In an age of hardening borders, national divides and austerity, philanthropy looks to be coming home with a renewed interest in place-based giving as a way of tackling disadvantage. Cheryl Chapman looks at new initiatives and thinking on place-based giving
In November the City of London Corporation held a joint event with CAF to discuss the role of philanthropy in building civic identity.
Guest speaker Kristina Glenn, Director of Cripplegate Foundation and Islington Giving, a place based giving campaign, said giving to a geographical area: “is more than just targeted giving in a geographical place. It’s an approach, a philosophy to building a good place that involves funding, conversations, relationships, ideas and action. We believe and know that everyone can make a difference and we know our impact is greatest if we can work together.”
In seven years Islington Giving has raised almost £6m for the borough, made grants to 60 local organisations, helped 20,000 residents and has engaged 4,000 volunteers from all walks of life – what Glenn calls ‘the unusual suspects’ - to come together to make a difference.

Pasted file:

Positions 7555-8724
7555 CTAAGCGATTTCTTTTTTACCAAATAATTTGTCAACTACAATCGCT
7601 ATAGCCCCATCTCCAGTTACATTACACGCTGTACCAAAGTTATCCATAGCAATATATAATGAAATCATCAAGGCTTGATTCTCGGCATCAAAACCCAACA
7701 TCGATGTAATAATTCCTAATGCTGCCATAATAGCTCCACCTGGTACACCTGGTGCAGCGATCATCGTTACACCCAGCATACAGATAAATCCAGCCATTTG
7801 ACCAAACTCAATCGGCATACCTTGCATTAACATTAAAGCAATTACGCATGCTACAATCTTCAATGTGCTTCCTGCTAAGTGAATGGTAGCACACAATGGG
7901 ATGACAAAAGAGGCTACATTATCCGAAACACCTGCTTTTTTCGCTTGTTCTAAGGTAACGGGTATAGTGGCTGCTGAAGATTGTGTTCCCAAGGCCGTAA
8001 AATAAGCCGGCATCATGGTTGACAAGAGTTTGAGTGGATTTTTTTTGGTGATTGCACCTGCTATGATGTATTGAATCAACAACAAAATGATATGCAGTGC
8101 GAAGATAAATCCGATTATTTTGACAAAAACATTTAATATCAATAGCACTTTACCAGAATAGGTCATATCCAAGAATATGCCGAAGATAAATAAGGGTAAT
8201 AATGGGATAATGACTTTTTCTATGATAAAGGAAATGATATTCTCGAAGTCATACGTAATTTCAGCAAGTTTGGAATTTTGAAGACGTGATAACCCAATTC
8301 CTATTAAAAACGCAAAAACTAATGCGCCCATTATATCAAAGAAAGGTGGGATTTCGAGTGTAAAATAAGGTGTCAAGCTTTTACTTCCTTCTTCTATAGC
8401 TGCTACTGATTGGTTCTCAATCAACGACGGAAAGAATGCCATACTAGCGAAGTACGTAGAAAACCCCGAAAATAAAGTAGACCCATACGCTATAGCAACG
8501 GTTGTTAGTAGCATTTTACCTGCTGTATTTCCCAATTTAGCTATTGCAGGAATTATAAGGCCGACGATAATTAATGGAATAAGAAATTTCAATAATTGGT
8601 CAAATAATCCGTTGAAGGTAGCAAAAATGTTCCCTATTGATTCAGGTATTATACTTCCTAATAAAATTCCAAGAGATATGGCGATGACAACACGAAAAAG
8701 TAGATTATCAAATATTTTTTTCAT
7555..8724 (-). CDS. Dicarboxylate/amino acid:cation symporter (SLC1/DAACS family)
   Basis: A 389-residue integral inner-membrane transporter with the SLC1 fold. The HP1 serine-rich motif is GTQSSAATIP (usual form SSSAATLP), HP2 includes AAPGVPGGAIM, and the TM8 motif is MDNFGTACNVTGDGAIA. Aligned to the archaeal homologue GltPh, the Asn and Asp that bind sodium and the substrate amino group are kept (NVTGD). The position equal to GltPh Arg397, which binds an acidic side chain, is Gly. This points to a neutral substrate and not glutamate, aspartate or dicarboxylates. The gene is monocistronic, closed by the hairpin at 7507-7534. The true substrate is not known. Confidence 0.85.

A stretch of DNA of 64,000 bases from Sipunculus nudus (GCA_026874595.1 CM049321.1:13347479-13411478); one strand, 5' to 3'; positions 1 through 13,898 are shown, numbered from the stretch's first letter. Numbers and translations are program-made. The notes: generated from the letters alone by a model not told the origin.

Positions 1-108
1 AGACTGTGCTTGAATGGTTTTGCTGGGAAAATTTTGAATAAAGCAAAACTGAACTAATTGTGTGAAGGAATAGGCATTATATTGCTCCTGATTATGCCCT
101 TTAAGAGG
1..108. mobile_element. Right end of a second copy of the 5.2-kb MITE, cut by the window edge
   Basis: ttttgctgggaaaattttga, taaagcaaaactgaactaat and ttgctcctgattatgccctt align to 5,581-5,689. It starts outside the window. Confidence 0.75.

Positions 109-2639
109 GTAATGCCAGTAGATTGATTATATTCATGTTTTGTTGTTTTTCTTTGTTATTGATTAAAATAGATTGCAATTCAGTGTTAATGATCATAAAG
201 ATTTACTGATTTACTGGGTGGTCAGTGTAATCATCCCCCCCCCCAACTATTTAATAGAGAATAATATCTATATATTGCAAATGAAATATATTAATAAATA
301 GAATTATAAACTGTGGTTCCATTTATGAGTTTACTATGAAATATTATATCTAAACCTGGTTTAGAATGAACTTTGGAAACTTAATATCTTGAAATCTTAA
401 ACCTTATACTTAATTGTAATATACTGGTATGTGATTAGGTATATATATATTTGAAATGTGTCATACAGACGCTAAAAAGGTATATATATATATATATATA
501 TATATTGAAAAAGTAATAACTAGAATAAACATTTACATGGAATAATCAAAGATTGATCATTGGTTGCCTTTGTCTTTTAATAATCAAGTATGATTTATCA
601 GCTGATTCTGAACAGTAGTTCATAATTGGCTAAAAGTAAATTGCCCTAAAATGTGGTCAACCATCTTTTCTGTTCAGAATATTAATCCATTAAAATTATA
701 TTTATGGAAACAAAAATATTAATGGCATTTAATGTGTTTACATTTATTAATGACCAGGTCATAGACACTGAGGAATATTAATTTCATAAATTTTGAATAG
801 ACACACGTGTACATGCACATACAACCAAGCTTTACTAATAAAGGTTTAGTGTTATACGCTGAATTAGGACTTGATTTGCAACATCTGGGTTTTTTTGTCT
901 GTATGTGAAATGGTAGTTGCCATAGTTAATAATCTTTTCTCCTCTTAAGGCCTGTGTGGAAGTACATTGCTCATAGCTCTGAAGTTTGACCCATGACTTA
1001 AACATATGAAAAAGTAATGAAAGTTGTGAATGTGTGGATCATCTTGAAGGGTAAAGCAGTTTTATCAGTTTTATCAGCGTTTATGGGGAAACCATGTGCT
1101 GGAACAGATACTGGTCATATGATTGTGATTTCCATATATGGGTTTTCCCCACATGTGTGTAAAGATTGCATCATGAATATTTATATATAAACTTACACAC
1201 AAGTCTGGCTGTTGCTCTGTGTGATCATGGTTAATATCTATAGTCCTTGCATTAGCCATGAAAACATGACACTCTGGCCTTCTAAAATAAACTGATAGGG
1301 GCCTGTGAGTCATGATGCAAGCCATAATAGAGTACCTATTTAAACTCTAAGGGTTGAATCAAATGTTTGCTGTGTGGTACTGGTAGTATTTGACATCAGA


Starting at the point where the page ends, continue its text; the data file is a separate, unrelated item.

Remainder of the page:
It has also inspired London’s Giving, an initiative to develop place-based giving across the capital’s 32 boroughs, funded by City Bridge Trust, the City of London’s charitable funder, which is working to tackle disadvantage and inequality in London.
Place-based giving is now having an impact in 20 boroughs, including Lewisham, Newham, Camden, Hammersmith, Kingston, Hackney and Kensington and Chelsea and bringing a range of different philanthropic resources from an array of sources to bear.
How place-based giving has been established and developed across London is captured in a report called A Place to Give and, illustrated with case studies, from asset-poor Lewisham’s aim to encourage volunteering to Camden’s drive to boost employability.
In another new report on place-based giving that looks from the funder’s point of view at funding collaborations across sectors, the Institute for Voluntary Research (IVAR) highlights eight key elements of success - and many underpin the London schemes.
· Independent funding as a source of support for developing new ways of working
· ‘Collaborative champions’ or key individuals that can drive the work
· Developing appropriate processes through co-design
· Clarity about roles and responsibilities
· Listening and responding to service user voices
· Investment of time and resources in building relationships and processes
· Shared understanding about impact and reporting
· Sustainability and exit built into the process
Caroline Sawers of the Corra Foundation (formerly Lloyds TSB Foundation for Scotland) that is featured as a case study in the report for its Partnership Drugs Initiative in Scotland advises: “Arrive gently. Engage patiently. Stay awhile. We’ve learned that spending time listening first, building trust, and making a commitment for the long term are approaches that help place-based collaborations succeed.”